DIY: A Wild and Foraged Christmas Bouquet

My favorite arrangements to make for the holidays are those inspired by my natural surroundings. What better way than to take a walk in the woods, on the beach, in the mountains, finding unlikely elements for a wild, seasonal arrangement? When making a wild and foraged arrangement, I tend to choose a foliage that can serve as a base, and help guide the feel of the arrangement. 

Photographs by Sophia Moreno-Bunge.

 an unexpected holiday arrangement from sophia moreno-bunge | gardenista

Above: This year, I decided to use castor clippings as my base, since they grow rampantly all along the Pacific Coast Highway in California where I find myself for the holidays. I love the star-like shapes of the leaves, and their surreal size. I also decided to use one of my favorites, foraged bottle brush—a tree that screams California Christmas to me, because of its luscious red color.

an unexpected holiday arrangement from sophia moreno-bunge | gardenista

Above: Star-shaped castor leaves.

an unexpected holiday arrangement from sophia moreno-bunge | gardenista

Above: Bright red bottle brush. With castor and bottle brush on my mind, I took a trip to the downtown Los Angeles Flower Market in search of a few more “ingredients” for my holiday arrangement.

an unexpected holiday arrangement from sophia moreno-bunge | gardenista

Above: At the market I chose striped red and white amaryllis, a beautiful bundle of pine (whose bunch shapes are incredible) and some wild rose hip branches. 

an unexpected holiday arrangement from sophia moreno-bunge | gardenista

Above: All of the ingredients. In addition to your flowers and greenery, you’ll also need a large vase, preferably with a tapered opening to keep your stems from spilling out, and a pair of clippers.

an unexpected holiday arrangement from sophia moreno-bunge | gardenista

Above: To begin, I fill the vase with water and add my castor and pine base, creating an architectural shape. The beauty of this sort of arrangement is that you can supplement with your own floral materials, and use whatever you have handy as your foliage base. Make sure you cut your stems at a diagonal, and leave each stem as long as your vase will allow so they reach the bottom of the vase and can drink as much water as possible (you can measure the stem up to the vase before you cut it!).

an unexpected holiday arrangement from sophia moreno-bunge | gardenista

Above: I added a cascade of bottle brush on one side of my arrangement, accentuating its natural shape.

an unexpected holiday arrangement from sophia moreno-bunge | gardenista

Above: Next I added rose hip branches. And last, three stems of amaryllis (or your own floral choice). Amazingly, the amaryllis buds will continue to bloom over the next few says, filling out the arrangement even more.

an unexpected holiday arrangement from sophia moreno-bunge | gardenista

Above: The finished product.

Taken by the rose hips? See Rose Hip Wreaths from the Hedgerow. For more seasonal DIY ideas, see all of our Holidays posts.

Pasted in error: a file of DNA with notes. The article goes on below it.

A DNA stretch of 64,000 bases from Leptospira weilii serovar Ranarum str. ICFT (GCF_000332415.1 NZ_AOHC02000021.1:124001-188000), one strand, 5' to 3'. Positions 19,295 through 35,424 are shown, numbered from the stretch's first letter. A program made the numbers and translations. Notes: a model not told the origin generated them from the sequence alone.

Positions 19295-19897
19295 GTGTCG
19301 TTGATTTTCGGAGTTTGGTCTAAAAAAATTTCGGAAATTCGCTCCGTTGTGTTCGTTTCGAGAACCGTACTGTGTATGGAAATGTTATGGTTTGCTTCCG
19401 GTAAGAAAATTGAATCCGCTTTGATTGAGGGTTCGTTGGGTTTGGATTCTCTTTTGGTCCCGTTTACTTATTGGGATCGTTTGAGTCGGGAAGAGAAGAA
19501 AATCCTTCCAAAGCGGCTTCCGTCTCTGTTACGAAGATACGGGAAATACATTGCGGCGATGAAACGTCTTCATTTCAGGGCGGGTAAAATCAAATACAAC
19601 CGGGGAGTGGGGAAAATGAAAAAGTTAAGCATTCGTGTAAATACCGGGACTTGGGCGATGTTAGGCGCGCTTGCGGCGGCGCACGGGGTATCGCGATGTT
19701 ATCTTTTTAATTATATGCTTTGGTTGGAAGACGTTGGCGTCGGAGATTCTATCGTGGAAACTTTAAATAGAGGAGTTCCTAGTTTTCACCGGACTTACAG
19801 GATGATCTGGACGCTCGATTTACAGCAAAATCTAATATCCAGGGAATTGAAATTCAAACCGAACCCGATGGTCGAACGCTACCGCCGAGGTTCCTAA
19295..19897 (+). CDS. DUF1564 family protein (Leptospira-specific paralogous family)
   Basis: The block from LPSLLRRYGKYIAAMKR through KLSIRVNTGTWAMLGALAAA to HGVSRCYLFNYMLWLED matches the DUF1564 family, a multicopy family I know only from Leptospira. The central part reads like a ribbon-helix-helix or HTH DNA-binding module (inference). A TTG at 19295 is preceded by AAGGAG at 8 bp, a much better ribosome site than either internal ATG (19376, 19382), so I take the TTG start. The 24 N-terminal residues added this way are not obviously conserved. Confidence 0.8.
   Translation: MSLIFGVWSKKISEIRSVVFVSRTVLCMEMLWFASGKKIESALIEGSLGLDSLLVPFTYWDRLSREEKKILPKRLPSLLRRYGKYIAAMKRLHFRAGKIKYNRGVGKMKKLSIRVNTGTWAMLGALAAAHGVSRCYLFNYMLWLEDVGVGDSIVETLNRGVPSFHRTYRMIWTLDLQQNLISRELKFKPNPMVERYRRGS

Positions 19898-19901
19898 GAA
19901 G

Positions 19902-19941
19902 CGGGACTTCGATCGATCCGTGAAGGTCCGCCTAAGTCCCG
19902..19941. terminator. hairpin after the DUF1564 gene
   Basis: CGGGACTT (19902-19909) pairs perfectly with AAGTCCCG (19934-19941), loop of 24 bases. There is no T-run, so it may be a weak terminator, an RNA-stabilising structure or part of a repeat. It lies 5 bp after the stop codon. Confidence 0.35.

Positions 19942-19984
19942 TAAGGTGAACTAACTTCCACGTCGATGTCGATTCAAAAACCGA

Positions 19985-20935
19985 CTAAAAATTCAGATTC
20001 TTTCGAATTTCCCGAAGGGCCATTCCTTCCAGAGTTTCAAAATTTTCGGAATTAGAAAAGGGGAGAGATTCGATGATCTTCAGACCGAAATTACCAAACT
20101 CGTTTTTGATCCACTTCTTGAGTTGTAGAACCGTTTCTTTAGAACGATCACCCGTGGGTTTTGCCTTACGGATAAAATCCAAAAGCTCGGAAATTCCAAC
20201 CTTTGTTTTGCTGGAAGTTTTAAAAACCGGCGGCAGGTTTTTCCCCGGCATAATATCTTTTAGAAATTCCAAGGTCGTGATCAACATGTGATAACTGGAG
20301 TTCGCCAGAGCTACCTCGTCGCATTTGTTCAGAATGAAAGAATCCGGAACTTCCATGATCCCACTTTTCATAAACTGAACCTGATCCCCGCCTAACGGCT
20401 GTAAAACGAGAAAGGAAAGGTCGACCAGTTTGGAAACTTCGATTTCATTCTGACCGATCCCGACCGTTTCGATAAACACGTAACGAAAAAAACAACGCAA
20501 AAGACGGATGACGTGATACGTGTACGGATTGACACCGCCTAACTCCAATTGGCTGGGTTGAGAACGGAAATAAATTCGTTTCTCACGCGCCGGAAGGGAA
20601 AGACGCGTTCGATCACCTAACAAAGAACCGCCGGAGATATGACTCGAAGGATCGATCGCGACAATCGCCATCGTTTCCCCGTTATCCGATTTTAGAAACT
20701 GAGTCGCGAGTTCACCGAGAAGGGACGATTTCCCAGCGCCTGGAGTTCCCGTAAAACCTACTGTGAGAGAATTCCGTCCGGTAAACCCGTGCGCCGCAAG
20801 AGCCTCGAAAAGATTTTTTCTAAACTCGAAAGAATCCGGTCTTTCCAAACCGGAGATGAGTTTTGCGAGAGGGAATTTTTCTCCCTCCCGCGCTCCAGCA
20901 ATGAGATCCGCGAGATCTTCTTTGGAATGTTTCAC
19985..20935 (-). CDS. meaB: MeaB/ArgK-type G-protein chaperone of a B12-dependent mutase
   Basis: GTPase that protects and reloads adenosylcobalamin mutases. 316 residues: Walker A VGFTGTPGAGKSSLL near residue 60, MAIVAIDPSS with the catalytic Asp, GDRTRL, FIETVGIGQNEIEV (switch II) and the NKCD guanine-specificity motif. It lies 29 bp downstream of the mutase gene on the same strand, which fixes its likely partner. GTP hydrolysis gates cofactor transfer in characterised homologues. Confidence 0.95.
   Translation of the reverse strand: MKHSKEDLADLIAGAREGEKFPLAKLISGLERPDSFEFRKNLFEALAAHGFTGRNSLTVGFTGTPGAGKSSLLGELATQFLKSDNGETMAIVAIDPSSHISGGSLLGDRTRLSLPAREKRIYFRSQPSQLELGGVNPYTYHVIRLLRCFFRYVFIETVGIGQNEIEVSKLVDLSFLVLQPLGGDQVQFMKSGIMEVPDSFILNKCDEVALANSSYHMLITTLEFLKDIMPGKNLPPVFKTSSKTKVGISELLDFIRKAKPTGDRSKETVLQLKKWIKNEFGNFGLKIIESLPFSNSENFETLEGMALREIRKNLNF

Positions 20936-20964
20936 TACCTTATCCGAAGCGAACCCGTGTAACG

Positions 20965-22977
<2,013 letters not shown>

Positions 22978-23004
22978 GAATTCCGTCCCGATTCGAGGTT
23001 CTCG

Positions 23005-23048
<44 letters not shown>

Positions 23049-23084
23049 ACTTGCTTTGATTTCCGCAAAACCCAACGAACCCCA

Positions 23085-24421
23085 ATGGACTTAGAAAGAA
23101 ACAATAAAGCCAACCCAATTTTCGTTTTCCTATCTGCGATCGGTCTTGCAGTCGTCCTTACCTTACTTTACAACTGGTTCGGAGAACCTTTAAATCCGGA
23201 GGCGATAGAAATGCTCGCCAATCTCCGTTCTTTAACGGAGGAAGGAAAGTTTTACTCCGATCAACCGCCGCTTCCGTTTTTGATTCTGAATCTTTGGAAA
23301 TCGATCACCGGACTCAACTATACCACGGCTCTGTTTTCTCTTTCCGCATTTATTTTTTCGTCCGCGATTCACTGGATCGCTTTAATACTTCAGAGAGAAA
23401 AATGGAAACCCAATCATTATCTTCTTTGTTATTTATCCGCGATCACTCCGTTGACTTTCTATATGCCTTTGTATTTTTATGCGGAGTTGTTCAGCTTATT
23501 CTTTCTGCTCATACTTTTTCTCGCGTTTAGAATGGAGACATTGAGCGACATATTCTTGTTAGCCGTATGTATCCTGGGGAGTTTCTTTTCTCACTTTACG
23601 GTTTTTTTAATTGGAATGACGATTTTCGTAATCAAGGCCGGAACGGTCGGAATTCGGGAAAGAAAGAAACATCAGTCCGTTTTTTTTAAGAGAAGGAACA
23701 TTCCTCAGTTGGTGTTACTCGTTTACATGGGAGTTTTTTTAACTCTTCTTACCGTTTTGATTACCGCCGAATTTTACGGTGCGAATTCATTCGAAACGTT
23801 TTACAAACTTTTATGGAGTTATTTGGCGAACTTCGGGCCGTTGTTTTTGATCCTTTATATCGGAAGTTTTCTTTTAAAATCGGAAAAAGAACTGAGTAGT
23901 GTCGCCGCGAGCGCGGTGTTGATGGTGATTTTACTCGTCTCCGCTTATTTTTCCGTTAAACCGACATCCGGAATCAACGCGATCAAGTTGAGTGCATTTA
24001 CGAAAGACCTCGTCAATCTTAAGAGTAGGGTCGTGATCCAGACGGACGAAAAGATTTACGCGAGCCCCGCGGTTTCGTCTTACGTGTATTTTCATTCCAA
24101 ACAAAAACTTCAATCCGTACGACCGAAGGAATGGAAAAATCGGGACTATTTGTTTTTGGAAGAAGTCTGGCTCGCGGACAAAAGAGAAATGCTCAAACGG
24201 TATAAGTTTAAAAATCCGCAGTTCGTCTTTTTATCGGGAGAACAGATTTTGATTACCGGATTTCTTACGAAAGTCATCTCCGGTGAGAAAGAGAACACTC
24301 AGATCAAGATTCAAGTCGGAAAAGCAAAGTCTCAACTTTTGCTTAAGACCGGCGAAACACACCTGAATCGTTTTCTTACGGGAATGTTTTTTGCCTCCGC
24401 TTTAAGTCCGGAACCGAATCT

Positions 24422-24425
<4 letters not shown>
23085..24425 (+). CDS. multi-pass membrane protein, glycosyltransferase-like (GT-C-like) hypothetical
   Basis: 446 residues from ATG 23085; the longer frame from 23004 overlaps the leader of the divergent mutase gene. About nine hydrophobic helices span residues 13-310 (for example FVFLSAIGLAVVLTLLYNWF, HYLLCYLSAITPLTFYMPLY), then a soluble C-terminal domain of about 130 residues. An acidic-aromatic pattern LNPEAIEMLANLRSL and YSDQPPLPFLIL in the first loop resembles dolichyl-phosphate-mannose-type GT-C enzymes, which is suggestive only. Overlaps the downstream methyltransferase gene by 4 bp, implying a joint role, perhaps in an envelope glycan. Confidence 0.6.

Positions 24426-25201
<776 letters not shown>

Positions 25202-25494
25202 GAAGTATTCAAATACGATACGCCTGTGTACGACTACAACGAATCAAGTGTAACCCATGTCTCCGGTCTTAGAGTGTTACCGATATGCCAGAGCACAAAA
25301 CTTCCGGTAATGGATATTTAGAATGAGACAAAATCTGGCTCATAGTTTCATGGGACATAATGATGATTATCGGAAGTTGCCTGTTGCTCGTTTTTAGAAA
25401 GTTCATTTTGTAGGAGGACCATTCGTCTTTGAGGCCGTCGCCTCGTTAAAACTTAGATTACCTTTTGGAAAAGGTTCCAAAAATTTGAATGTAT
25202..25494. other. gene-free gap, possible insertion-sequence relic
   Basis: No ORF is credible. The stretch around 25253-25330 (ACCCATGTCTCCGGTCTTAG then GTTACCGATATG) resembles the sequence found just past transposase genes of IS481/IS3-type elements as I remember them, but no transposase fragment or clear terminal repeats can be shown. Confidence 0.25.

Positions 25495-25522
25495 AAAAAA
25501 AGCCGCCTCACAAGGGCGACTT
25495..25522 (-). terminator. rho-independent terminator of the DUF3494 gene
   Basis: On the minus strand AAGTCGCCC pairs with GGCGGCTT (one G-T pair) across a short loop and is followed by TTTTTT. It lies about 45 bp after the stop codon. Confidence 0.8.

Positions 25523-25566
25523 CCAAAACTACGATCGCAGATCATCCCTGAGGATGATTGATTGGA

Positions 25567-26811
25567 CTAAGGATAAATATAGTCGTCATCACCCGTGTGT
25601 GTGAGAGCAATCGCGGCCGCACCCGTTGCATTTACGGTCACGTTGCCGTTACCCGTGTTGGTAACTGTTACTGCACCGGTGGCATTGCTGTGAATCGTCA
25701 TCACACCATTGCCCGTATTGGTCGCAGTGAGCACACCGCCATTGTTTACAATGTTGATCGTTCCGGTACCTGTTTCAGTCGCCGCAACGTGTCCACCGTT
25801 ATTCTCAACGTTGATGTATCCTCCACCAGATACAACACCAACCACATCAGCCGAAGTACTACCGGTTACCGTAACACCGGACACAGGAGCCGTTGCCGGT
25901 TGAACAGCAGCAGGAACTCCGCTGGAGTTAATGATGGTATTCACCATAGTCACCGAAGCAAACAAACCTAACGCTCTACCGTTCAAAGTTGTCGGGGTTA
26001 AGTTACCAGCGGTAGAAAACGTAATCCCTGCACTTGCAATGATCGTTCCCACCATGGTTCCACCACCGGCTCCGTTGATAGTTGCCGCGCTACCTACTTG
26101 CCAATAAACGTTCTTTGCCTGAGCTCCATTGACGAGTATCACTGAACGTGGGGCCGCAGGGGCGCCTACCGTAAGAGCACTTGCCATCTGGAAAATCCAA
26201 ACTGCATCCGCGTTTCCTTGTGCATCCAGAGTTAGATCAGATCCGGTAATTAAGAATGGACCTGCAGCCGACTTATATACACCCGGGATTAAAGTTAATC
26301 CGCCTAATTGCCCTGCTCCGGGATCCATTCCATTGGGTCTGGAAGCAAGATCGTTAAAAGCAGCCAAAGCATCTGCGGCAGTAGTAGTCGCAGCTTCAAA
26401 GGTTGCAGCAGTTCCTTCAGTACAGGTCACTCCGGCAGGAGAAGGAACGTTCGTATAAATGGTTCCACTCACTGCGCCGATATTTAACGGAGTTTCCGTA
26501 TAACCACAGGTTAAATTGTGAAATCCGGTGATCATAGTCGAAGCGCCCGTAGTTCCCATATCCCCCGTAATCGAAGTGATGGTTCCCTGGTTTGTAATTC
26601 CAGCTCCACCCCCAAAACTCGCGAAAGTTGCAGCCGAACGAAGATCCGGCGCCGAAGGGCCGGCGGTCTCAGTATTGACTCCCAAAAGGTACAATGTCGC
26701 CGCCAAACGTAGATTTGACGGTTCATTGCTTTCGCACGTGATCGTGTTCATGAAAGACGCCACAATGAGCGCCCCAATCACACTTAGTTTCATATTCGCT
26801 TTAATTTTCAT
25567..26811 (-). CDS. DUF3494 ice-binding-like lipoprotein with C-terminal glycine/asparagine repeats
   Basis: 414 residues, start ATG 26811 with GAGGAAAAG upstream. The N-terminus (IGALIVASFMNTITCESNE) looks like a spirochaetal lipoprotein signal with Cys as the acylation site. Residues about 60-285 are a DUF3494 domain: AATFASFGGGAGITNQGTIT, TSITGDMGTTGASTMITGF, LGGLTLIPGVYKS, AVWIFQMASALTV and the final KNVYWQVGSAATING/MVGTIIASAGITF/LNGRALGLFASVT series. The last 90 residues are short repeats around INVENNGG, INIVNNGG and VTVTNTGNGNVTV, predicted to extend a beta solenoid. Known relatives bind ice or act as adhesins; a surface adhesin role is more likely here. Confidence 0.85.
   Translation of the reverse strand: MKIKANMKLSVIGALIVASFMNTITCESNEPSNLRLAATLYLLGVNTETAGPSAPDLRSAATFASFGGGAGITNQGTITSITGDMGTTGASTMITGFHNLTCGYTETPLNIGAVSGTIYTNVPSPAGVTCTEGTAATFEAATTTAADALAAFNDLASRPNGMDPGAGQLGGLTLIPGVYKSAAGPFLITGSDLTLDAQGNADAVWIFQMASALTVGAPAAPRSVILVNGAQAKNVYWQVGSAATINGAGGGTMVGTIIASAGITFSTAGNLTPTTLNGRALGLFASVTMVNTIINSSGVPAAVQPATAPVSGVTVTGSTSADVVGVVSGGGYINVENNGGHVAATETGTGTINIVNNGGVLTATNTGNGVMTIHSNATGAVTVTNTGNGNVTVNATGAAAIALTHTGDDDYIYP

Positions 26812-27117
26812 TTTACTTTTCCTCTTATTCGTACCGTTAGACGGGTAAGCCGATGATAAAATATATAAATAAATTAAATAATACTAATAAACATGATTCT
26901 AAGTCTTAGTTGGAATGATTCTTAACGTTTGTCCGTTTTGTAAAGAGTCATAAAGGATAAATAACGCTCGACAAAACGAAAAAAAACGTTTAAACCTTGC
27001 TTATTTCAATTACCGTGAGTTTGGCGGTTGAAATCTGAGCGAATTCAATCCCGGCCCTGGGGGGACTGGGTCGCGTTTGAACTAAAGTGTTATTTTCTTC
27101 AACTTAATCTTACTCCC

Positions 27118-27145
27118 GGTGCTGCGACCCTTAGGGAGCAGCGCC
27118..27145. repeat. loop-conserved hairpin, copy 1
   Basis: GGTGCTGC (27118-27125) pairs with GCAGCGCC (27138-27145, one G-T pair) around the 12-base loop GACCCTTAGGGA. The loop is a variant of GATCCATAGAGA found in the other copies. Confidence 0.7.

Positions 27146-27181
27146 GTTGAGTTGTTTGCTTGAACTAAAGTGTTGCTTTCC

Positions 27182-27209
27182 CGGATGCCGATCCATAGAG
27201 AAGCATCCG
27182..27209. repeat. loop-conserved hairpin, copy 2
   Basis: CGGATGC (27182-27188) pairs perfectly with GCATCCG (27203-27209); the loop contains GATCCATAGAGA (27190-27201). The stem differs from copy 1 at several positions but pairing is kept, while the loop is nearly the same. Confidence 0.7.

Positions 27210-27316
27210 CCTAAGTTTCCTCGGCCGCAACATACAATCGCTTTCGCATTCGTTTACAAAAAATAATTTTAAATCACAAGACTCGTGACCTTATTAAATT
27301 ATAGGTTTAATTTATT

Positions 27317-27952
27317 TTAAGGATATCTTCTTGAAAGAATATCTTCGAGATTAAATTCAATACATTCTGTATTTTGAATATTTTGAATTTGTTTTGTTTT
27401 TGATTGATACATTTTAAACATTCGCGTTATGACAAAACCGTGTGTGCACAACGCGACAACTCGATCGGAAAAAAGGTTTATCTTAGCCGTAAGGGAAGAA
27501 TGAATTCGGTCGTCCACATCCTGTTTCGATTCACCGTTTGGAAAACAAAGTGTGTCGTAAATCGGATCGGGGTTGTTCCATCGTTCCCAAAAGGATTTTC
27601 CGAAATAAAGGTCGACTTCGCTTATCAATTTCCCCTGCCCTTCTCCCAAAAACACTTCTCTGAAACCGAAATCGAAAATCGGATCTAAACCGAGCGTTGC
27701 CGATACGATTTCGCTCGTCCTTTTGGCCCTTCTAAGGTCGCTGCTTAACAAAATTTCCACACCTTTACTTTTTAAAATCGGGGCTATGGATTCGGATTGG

Subscribe to Gardenista daily newsletter ; Gardenista

More Stories from Gardenista


Chemical Free Gardening: Top Tips For An Organic Garden

You are committed to the idea of planting a garden that works well with the environment. Your timing could not be better. This article contains helpful adivce to get you started in your organic gardening endeavors.

A tip to prevent dirt from accumulating under your fingernails while working in the garden, use a bar of soap before starting. Rake your fingernails across a bar of soap and it will seal the undersides of your nails so that dirt will not collect beneath them. When you are finished in the garden, just use a brush to scrape the soap from beneath them and your nails will still be sparkling clean.

Don’t underestimate perennials in making your gardening life easier. Perennials will continue to come back every year and will only require minimal maintenance such as weeding and fertilizing. You’ll save time by not having to plant and care for seedlings or starts. Different perennials will perform better in different climates, but sorrel greens and horseradish should work almost anywhere.

Run your fingernails across a bar of soap before you go out to weed or plant in your garden. The soap that collected under your nails will prevent the collection of dirt while you work. Afterward, a simple scrub with a nail brush will remove the soap and leave your hands clean, with much less effort.

You need to be realistic about what your garden can and can’t produce. No matter how tempting a particular vegetable may be, if it’s not suitable for your climate, it’s not going to grow well. You’ll get more out of your garden if you focus on plants that are right for your area.

Plan your gardening accordingly to the weather. If you live in an area where the ground freezes during the winter, do not plant anything before frost is expected. If you live in a warmer area, take a break during the warmest months of summer to avoid wasting too much water.

Avoid rose mildew. This fungus affects many types of roses, especially in wet weather, when days are warm and nights are cold. Small gray or white spots will appear on the plant, forming a felt-like down. Shoot tips are killed and buds fail to open. Don’t plant roses close together – they need good air circulation to avoid mildew. Spray any affected plants with fungicidal soap.